By Jason Pribila – ringside in Brooklyn: Several times this evening I’ve said the phrase, “He’s still around.”
It’s amazing how the inflection of the voice told the stories of the fighters who inspired that thought.
Bernard Hopkins: Wow. He’s still around.
Zab Judah and Paulie Malignaggi: Yep, they’re still around.
Sakio Bika: Christ! He’s still around.
Bika has put together a resume that could be simplified by saying that he is a tough out for anyone, and only comes up short against the division’s elite.
On Saturday night, Bika entered the ring to defend his WBA super middleweight title against the undefeated Anthony Dirrell of Flint, Mich. Dirrell entered the ring undefeated, but relatively untested, and new to fighting on such a large stage.
Early on Bika attempted to land every kind of punch and foul he could against his opponent in green. Elbows, shoulders, head-butts, and even a take-down were all part of Bika’s plan to take Dirrell out of the fight physically, if not mentally.
In round three, Dirrell decided to stand up to the bully. He began to land flush right hands at the suddenly easy to reach Bika. Dirrell pounded his chest at the end of the round to let everyone know that he was willing to go to war.
Bika controlled the distance and seemed to hurt Dirrell against the ropes in the fourth round.
The momentum shifted again in a big way for Dirrell in the fifth when he again caught Bika with a right, but this time he put “The Scorpion” down to the canvas.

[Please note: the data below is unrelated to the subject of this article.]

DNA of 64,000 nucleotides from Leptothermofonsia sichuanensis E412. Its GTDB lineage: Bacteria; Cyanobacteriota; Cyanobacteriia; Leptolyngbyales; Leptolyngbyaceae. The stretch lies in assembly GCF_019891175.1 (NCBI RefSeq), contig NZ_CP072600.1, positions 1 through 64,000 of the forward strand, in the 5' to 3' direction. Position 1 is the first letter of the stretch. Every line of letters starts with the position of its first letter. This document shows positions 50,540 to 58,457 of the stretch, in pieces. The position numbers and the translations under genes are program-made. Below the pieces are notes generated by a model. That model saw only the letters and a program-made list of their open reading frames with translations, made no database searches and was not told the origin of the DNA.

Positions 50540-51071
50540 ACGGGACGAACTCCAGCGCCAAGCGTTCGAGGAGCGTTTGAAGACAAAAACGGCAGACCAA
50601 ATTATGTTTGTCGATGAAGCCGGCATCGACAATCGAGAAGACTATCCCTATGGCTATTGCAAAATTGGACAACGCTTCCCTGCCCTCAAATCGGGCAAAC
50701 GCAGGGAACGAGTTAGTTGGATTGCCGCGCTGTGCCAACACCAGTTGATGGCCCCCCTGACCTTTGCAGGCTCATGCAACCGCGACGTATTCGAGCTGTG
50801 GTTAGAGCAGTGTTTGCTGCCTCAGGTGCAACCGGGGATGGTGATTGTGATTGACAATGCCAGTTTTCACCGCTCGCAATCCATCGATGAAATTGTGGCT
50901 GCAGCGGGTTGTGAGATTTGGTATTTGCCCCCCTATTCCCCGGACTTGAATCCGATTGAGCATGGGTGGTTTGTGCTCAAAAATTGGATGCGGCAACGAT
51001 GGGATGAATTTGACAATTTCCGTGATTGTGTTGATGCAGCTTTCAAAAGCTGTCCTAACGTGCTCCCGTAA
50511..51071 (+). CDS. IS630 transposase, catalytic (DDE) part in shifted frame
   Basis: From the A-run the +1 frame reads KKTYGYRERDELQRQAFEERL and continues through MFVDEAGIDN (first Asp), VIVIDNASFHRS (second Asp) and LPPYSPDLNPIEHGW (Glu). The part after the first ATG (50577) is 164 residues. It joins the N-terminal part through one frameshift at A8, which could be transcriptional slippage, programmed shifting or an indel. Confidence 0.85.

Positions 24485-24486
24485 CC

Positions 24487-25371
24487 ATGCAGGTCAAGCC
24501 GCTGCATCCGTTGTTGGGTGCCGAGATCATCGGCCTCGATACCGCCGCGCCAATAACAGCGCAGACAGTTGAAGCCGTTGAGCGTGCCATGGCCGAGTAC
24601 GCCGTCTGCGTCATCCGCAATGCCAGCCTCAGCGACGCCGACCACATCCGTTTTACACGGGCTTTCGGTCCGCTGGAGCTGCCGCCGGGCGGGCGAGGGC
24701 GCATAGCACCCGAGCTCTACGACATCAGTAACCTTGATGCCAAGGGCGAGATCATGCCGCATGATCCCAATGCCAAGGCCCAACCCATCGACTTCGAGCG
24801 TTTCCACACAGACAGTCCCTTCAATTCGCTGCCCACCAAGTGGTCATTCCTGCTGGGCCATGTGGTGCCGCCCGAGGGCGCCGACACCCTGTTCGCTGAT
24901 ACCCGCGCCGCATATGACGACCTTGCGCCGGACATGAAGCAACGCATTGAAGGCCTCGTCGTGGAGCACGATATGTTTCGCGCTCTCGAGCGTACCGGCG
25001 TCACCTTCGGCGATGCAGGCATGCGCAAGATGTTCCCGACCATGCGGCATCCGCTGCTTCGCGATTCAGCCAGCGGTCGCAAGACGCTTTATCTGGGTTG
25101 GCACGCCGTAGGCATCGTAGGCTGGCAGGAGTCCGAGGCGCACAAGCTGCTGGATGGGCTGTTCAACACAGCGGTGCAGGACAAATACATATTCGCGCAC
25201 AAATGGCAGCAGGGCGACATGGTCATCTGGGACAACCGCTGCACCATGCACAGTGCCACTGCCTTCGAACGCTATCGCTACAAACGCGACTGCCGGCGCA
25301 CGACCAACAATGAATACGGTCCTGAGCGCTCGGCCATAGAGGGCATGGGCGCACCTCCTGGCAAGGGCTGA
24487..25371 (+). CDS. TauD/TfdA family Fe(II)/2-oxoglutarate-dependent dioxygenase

The fighters fought at a close range the majority of the fight. Bika remained the aggressor, and he found success placing his head on Dirrell’s chest, as he ripped vicious shots to the body.
Dirrell was a bit stingier with his punch output, but when he would throw he found success countering Bika upstairs.
As they came down the stretch each fighter showed signs of both pulling away, and running out of gas. Dirrell hit the canvas in the eleventh in what was ruled a slip. When he again retreated to his corner, Bika followed and ripped punches to the body. A sweeping left that landed below the beltline sent Dirrell to the canvas and the foul cost Bika a point.
Dirrell kept Bika off him in the final round. And when he realized that the round was about to end, he raised his arms and ended the fight on his bicycle.
The rough and tumble fight would be in the hands of the judges.
Prior to the scores being read, Dirrell stated in the ring, “I put on an “A” performance, and I got the job done.”
Unfortunately for Dirrell, only judge Joe Pasquale agreed.
Pasquale handed in a wide score of 116-110. Bika got the nod on Don Trella’s card by a score of 114-112. And finally Glen Feldman’s score of 113-113 ensured that neither fighter would be happy when they left the ring.
“I feel like I was fighting the referee as well,” Bika said following the fight. “The body shot was a legitimate body shot, and Dirrell just wanted to milk it.”
CompuBox stats also backed up the Bika’s claim that he was the busier fighter. He out threw Dirrell 609–477, and he outlanded him by a slim 170-167.
Secondsout.com agreed with Trella’s card of 114-112 for Bika.
We already knew what Bika was before the fight, and his game is not yet fading. To me, Dirrell showed toughness, and I feel he will become a better fighter after going through this experience.
Jason Pribila is a full voting member of the Boxing Writers Association of America. He could be reached for questions or comments at email@example.com and on twitter.com @PribsBoxing.